If you work a desk job, consider getting a desk which allows you to work while standing.




Move during breaks

Go for a walk on your lunch break or after work.




Consciously choose exercise

Take the stairs rather than the elevator, choose to walk rather than drive, or use the most distant parking space.




Don't default to sitting 

Choose activities that encourage you to move. When you have down time, go for a jog, bike ride, walk, or swim instead of defaulting to sedentary entertainment such as sitting at the TV or computer. Grow a garden, play active games with the kids, use a push mower, walk the dog.




Find a favorite

Find exercise that you enjoy. If you enjoy it you are more likely to make it a permanent part of your life.




Set a goal

Set an exercise goal. Why do you want to start exercising? Some of the common reasons for exercise include weight loss, stronger muscles, better endurance, more flexibility, better balance, and even improved mental health. Determining why you want to exercise will help you choose the most optimal type of exercise and make the most of your exercise time.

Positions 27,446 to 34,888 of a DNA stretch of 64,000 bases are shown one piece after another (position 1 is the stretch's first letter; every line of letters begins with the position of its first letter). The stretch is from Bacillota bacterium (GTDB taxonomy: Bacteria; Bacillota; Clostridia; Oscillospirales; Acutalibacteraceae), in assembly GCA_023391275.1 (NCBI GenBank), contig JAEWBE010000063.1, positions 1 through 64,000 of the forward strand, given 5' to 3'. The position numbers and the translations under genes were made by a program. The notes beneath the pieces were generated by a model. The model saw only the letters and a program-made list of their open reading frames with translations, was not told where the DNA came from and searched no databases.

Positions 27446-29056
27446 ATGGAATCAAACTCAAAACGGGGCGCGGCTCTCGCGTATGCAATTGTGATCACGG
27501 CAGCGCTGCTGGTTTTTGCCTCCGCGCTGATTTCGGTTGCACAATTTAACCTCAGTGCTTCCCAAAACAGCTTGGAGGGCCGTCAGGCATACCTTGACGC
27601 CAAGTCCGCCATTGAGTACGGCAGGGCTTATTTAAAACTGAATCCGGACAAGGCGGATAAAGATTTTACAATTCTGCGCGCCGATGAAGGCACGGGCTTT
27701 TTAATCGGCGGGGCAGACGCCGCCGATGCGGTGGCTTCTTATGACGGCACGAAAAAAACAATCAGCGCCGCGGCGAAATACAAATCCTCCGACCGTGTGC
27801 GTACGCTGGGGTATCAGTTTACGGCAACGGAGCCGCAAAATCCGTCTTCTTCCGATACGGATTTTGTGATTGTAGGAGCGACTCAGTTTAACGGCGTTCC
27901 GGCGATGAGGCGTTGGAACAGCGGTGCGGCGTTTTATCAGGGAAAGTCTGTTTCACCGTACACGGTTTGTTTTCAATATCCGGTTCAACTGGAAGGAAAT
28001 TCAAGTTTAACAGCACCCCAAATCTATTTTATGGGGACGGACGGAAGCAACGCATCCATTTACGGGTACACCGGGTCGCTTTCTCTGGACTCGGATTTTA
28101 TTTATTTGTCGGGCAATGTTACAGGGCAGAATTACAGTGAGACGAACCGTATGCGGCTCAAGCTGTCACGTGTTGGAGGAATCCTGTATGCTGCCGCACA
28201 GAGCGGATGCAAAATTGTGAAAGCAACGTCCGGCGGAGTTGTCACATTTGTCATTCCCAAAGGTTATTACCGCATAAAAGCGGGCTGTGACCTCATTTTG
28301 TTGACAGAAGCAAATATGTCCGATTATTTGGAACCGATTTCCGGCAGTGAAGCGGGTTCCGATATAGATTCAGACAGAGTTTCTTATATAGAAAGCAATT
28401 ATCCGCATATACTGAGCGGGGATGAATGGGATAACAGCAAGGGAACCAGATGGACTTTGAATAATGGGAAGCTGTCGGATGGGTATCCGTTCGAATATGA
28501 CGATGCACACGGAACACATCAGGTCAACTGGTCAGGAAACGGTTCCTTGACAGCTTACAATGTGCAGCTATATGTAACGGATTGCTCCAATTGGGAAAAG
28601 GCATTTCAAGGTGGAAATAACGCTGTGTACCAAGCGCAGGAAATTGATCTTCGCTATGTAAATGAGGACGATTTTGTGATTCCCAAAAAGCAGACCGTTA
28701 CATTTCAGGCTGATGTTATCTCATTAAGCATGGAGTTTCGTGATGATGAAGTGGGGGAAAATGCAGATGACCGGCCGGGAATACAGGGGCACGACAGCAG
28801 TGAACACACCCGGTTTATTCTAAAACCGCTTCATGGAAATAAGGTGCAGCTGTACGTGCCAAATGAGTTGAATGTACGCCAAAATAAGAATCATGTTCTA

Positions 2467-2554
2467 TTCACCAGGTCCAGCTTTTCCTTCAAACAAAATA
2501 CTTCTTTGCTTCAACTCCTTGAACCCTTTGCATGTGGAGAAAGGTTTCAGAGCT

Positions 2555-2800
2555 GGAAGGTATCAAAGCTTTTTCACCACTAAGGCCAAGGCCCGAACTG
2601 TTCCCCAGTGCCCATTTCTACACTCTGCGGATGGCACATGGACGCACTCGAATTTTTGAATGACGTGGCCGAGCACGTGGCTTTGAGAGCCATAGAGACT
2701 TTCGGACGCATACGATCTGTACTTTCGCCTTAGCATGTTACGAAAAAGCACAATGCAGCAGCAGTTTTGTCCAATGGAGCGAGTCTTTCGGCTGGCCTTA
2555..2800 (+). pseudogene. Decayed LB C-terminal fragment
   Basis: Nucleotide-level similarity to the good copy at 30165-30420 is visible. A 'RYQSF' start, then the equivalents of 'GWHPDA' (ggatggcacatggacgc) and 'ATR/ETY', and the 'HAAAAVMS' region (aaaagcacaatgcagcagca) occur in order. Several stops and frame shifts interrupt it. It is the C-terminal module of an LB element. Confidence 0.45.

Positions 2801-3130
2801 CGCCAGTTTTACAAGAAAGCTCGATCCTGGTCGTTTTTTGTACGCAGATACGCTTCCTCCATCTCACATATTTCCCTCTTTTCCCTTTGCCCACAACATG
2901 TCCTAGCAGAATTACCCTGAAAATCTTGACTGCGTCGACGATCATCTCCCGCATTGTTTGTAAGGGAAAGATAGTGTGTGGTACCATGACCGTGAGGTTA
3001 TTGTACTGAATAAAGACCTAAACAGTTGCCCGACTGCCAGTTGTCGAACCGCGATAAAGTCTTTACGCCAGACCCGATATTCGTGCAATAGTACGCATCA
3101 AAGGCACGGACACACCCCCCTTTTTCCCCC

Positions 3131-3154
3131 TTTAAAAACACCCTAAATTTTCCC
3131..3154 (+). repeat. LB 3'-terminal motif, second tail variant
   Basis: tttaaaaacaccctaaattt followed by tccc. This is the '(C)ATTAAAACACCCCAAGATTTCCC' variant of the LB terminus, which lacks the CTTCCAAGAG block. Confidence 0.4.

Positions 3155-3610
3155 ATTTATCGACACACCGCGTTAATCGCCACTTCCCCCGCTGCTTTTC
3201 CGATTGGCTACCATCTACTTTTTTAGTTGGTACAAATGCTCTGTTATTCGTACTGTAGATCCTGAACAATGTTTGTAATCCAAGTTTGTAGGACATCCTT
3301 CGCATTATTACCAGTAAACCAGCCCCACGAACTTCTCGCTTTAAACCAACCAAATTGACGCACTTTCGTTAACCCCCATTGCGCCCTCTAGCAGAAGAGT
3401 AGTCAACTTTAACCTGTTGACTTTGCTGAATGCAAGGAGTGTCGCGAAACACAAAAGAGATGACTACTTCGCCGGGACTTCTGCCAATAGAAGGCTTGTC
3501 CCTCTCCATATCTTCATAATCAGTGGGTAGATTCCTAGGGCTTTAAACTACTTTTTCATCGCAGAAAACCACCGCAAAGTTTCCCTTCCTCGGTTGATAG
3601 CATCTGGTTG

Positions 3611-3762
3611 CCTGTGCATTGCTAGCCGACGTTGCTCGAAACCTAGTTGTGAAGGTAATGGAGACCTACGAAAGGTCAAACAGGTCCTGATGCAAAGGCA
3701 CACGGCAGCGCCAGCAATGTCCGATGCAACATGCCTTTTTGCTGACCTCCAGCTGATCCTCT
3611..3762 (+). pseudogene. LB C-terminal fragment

Create a routine

Establish an exercise routine. Pick a time of day that's best for you, and keep that exercise appointment as if it were a business engagement. Exercise is cumulative. Three 10-minute sessions are just as good as one 30-minute period.




Start slow

Start with a low intensity exercise to let your body warm up. Then do a few stretching exercises for 3-5 minutes using a slow, steady movement to warm up your muscles and prevent injury.




End slow

End with a low intensity exercise to cool down, and more stretching to avoid soreness and enhance flexibility.




Aim for 30 minutes a day 

Get at least 30 minutes of exercise every day. If daily exercise is not possible, try for three times a week on nonconsecutive days. Alternating aerobic exercise with strength training is now recommended as the most complete and beneficial program.




Don't push yourself

Remember, you aren't in competition with anyone, so don't push beyond your tolerance. Excessive exercise is not healthy. Exercise at your own pace—if you are unable to walk or bike, do chair exercises.




Stay hydrated

Drink water to replace lost fluids.




Monitor blood sugar levels

Check your blood sugar as blood glucose can continue to drop for up to 30 hours after vigorous or prolonged exercise.



Learn about the different types of exercise and why they’re good for you. Discover more exercise benefits and the best types of exercise for busy people in this short video with lifestyle educator Walt Cross!